2 nurses from India shortlisted for Global Nursing Award

London: Two nurses from India are in the running for a prestigious USD 250,000 Global Nursing Award, organised by Dubai-headquartered private healthcare service provider Aster DM Healthcare to honour the contributions of nurses worldwide.

Shanti Teresa Lakra, who works among Particularly Vulnerable Tribal Groups (PVTGs) in the Andaman and Nicobar Islands, and Kerala-born and Ireland-based Jincy Jerry are among 10 worldwide finalists undergoing a public voting process before being evaluated by a grand jury judging panel for the award.

The winner will be awarded at a ceremony in London on May 12, which is marked worldwide as International Nurses Day.

“The Aster Guardians Global Nursing Award was started because we felt a necessity to celebrate the nurses and recognise them,” said Dr Azad Moopen, India-born Founder Chairman and Managing Director of Aster DM Healthcare, which operates healthcare services in India and the Gulf.

“We have about 8,000 nurses in our own organisation and we have seen the way in which they put their heart and soul into serving and saving the patients. Being a doctor, I have seen and appreciated their hard work for the healthcare system at large and most recently over the COVID challenges. They were the frontline soldiers in that fight,” he said.

Shanti Teresa Lakra, from the G.B. Pant Hospital in Port Blair and a Padma Shri recipient for her nursing service over the years, has spent considerable time within the tribal community of Andaman and Nicobar to gain their trust and assist with their healthcare needs.

In 2004, when the tsunami hit the Ongee Island habitat and drove them deep into the jungle, she made her home with them and lived in an open tent. She now works for all the major tribes in the region, something which brought her to the attention of the global award.

“I work as a grassroots level worker in a very remote area and my whole world belongs to the tribals residing in a very interior and isolated part of Andaman and Nicobar islands. To be a finalist in these awards is overwhelming because I never dreamt of it,” said Lakra, in an interview ahead of the award ceremony.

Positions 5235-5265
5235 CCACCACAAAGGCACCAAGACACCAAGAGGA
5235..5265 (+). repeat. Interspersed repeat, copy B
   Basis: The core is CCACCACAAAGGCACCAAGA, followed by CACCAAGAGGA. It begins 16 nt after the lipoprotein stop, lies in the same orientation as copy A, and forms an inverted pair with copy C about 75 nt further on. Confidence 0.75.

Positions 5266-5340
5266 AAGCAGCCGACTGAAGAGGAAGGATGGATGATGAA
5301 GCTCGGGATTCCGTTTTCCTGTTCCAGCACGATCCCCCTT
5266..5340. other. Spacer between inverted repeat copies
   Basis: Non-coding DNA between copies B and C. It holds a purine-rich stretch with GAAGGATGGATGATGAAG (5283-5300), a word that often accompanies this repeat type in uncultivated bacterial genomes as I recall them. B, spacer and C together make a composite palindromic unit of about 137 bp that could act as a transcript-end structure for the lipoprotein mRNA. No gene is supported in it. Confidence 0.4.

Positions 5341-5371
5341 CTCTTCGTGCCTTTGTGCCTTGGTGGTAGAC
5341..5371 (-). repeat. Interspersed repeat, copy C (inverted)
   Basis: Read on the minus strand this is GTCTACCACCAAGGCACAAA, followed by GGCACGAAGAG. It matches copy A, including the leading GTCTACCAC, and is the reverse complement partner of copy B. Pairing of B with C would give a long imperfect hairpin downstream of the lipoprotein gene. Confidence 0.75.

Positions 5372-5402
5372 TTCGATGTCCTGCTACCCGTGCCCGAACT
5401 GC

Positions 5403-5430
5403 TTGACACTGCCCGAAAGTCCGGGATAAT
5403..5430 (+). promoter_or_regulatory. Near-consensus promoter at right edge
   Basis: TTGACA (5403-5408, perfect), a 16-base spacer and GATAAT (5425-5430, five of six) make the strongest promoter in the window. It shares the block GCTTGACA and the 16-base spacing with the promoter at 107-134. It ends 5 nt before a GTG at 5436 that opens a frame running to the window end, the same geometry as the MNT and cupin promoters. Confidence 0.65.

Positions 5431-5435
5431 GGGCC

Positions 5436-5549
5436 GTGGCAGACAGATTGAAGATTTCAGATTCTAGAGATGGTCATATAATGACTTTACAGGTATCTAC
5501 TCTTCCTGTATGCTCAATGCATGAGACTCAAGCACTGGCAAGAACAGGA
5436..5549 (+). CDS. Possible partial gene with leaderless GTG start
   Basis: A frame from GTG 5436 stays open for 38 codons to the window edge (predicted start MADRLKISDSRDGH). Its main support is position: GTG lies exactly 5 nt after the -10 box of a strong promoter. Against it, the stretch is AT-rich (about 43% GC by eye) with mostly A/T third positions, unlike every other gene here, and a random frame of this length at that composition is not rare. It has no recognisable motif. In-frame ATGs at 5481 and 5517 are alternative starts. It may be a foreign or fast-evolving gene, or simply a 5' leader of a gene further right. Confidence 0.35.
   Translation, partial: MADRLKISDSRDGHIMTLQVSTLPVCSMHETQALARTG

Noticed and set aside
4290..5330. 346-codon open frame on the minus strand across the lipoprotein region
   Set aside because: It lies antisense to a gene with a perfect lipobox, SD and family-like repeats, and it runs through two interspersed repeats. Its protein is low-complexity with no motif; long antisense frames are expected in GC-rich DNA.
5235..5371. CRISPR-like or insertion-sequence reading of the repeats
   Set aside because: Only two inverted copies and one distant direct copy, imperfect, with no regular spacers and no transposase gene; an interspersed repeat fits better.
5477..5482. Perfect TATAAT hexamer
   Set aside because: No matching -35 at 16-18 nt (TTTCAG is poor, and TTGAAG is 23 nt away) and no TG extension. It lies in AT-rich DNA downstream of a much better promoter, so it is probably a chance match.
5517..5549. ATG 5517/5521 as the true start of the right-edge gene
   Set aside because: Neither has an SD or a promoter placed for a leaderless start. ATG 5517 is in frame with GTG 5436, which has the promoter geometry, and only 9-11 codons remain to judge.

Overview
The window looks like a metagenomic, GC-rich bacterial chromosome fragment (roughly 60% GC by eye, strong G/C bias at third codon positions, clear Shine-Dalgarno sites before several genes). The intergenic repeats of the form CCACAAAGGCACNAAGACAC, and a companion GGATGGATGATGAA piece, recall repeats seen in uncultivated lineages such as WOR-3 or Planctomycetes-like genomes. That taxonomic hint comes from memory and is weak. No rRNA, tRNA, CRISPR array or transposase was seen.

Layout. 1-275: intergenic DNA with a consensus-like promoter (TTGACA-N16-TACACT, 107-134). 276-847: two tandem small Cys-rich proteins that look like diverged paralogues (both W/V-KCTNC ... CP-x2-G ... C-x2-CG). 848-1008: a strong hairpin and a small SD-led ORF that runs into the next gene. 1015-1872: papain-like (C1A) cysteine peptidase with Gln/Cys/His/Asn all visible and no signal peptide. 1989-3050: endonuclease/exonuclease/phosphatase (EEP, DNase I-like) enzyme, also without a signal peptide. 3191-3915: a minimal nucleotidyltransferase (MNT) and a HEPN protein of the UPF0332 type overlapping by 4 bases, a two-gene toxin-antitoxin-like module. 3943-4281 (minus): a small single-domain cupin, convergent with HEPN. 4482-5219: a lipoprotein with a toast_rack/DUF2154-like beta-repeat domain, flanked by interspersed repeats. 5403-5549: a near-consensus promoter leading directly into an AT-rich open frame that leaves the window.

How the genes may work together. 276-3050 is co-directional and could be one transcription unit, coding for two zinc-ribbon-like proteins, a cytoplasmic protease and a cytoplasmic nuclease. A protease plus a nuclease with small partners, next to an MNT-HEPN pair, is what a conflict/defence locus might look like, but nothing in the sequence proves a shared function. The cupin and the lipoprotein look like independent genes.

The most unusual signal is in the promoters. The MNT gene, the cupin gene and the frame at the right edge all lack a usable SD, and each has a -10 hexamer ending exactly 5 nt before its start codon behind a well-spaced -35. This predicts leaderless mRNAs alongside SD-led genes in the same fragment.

She pointed to language and other socio-economic barriers that make her work on the island quite challenging, but fulfilling at the same time.

“They are very shy by nature and it isn’t easy for them to share information about their health problems. I strive to provide the best care I possibly can,” she said.

The other nurse from India in the running for the public vote is Jincy Jerry of Mater Misericordiae University Hospital in Dublin, who serves as Assistant Director of Nursing for Infection Prevention and Control.

Her work in designing an appropriate software solution to cut down on the potential for human error while collating results from laboratories is among the factors behind her being shortlisted. Jerry, who is also part of the Infection Prevention Society UK, firmly believes that innovation is a way to increase quality and patient safety.

“In 2020, I introduced robotic process automation to the hospital. Our workload was very high at the time, so we introduced the system to counter that. Currently, I am working on around eight projects in the pipeline including work on using artificial intelligence (AI) to assist, train and modify behaviours on hygiene,” said Jerry, whose work has also been recognised by the Irish Healthcare Awards.

“If we have the right technology, we can save so much valuable time. It’s crucial that the nursing profession benefits from it,” she added.

Besides the nurses from India and Ireland, high-achieving nurses from England, the UAE, Kenya, Tanzania, Panama, Singapore, Portugal and the Philippines make up the finalists in the public vote stage of the vote before the winner is announced in London on Friday.

Aster DM Healthcare said it chose the UK capital for the 2023 award ceremony for its strong healthcare tradition in the state-funded National Health Service (NHS) and as the birthplace of Florence Nightingale – the founder of modern nursing.